I've lost 6 stone on 1500 calories a day. I think doing it slowly is the healthiest and most sustainable way.
I completely agree. Unless you plan to spend the rest of your life using the meal replacement plans, you are doomed to gain the weight back. I can see it as being a good tool to kick start weight loss though.Originally Posted by britchick, post: 146371
We all want a quick fix but we didn't gain the weight that quickly.
It's been shown that you are no more likely to gain the weight back after a meal replacement diet than you are with any other diet. Provided you don't go back to your old eating habits you will keep the weight off.Originally Posted by Johnie, post: 146376
The only difference between a 'normal' diet and a meal replacment diet is that with a meal replacement you have to go through a few weeks where you 're-feed' yourself by slowly reindroducing food. After you've done that you're no more likely to gain the weight back than if you had lost the weight on a healthy eating plan.
What Britchick and Julie said. Slow and steady with a reasonable amount of calories.
The essential rule about weight loss is that you need to eat less calories than you burn off each day so upping the exercise will always help.
And I don't know of any doctor that I have worked with that would condone a diet of less than 1500 calories a day. It's not healthy.
It's perfectly healthy as long as you don't stay on it for longer than 12 weeks at a time. There is more scientific proof in very low calorie diets being a good thing than a bad thing (have a google if you don't believe me).Originally Posted by Dawn, post: 146395
Doctors quite regularly condone things like the cambridge diet and lighter life because it is far better that the person is doing something about their weight than not.
Obesity is a huge (no pun intended!) problem in this country so when doctors see someone taking charge of their weight problem most of them are very encouraging.
For the record I've never known a doctor not to agree to let someone do the diet I'm on and I've been around this diet for quite a while now (I've been doing this diet in stages since the beginning of last year due to unrelated health issues).
I really don't want this to be taken the wrong way but that sort of dismissive attitude is very common and it usually comes from someone who knows nothing about the diet (please don't take this as a dig at you I get that sort of responce a lot so I just feel the need to point out that people need to research before commenting).
For me, the key to loosing weight would be not to drink fizzy drinks and snacks, and do a bit more exercise.
For 'main meals' I actually eat really healthily. A low-fat diet (probably because I'm vegetarian so its hard to eat a fatty diet), lot's of veg and fruit.
However, in college, I often grab a quick snack at break, and it's just too convinient for me to grab a chocolate bar or a waffle when I could get an apple or a piece of fruit from home. Plus, a small bottle of water is £1.20, when coke is only like 80p a bottle. I'm not a stinge-bag, but £1.20 for a smaller than usual bottle of water is extortionate!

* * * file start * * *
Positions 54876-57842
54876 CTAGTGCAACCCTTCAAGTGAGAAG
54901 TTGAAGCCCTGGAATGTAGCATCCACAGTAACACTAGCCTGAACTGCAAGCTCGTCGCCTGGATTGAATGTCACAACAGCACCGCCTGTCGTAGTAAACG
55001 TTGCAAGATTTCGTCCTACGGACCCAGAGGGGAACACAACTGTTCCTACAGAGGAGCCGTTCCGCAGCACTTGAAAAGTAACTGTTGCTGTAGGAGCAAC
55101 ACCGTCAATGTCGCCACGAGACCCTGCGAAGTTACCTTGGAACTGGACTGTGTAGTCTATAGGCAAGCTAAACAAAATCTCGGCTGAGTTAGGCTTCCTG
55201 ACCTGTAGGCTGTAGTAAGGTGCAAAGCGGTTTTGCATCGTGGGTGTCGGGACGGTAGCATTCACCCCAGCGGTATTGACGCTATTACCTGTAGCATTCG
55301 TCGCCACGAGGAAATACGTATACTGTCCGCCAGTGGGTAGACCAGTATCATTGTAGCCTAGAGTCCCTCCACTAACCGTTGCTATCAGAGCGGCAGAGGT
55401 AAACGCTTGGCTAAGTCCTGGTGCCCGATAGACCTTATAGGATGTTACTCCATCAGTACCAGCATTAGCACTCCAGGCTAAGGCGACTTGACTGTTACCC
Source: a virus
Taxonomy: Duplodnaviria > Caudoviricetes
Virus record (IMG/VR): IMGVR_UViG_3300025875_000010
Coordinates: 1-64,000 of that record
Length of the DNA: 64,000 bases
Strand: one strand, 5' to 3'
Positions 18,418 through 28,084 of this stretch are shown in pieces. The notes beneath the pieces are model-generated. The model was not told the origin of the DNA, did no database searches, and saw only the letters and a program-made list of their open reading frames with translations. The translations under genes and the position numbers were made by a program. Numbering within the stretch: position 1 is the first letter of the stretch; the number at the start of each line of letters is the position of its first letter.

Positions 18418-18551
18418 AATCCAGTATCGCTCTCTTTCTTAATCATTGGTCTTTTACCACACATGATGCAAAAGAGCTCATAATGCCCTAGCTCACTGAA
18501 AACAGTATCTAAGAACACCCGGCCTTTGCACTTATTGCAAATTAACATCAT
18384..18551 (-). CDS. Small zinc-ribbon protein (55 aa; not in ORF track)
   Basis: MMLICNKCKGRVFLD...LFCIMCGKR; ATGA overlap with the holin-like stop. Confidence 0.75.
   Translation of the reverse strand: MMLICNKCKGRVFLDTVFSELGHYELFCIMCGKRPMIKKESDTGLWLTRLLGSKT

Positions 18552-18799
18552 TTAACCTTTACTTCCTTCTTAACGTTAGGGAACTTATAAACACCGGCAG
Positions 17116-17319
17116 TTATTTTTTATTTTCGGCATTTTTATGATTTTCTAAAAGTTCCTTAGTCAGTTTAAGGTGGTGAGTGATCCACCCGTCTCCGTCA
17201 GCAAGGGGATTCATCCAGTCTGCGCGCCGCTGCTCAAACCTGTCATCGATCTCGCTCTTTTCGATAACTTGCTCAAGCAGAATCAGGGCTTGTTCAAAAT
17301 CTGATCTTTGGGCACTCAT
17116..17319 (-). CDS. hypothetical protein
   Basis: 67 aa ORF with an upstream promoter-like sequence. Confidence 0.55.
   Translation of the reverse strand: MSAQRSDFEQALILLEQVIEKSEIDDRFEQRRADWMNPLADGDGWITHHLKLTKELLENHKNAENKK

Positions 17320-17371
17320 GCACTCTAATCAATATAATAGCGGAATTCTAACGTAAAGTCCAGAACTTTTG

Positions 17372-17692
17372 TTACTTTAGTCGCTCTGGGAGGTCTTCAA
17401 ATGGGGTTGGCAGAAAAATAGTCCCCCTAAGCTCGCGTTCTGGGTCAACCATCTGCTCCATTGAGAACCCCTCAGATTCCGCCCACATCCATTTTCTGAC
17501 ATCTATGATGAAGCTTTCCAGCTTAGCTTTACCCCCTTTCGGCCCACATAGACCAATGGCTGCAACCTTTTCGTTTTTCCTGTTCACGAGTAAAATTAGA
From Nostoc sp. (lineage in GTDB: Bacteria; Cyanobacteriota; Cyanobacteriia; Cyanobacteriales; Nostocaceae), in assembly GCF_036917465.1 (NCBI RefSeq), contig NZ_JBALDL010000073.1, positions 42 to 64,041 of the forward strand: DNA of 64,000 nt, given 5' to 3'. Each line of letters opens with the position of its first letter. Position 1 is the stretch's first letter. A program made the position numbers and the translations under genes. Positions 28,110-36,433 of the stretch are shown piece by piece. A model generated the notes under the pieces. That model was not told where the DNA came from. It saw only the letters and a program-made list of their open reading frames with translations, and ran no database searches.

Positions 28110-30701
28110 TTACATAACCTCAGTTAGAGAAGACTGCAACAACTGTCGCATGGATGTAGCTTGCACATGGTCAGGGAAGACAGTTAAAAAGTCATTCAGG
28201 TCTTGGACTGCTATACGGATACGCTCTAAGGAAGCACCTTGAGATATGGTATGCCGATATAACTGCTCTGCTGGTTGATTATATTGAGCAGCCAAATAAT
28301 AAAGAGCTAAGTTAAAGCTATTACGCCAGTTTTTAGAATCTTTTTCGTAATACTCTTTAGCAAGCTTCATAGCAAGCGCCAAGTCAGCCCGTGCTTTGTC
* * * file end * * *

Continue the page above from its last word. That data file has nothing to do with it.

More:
I think when people hear this they naturally think OMG no way! but I know from my own research that in fact a very low calorie, but with sufficient proteins, vitimins, diet has been linked to longer life in many tribes. I dont think I could necessarily do it but I think youre rightOriginally Posted by piratekelly, post: 146406
Originally Posted by Keith, post: 146355
LOL Keith, but don't forget you can eat as many of the holes in the polo's as you want
On BBC Three there is a diet program now- one woman in particular uses a meal-replacement thing advised by her GP as she was over 3 stone overweight.
She went on it for 12 weeks at a time, lost 11lbs in the first week, 6 in the next, and 5 each week after that. After a few weeks on the diet she didn't feel right and got rushed to hospital. It caused her to form gall stones (since the gall bladder breaks down fat and she suddenly had a no-fat diet.), and she had to have her gall bladder removed. The person who did the operation said it was the 3rd person in a year that was on the same diet (which was OK'd by each of their GP's- the only specification is that you are 3 stone overweight!)
Quite worrying that it is reccomended by GP's yet causes so many problems. The on-show dietition said that anything less than 1,000 calories a day is going to put serious strain on your gall bladder.
I agree with Britchick. I believe it's about changing the habits your mind and body have that is the most important and effective thing. My friend and colleague Pete Cohen has a great programme that works for so many people and has done for years - he does lots of tv work (GMTV Inchloss Island, This Morning with Eamon Holmes etc) as well as lots of private clients, and it's a different approach to losing weight. It's worth a look at least:
Weight Loss Programme - Pete Cohen's petecohen.tv
Weight Loss Guru - Top weight loss tips and advice from Pete Cohen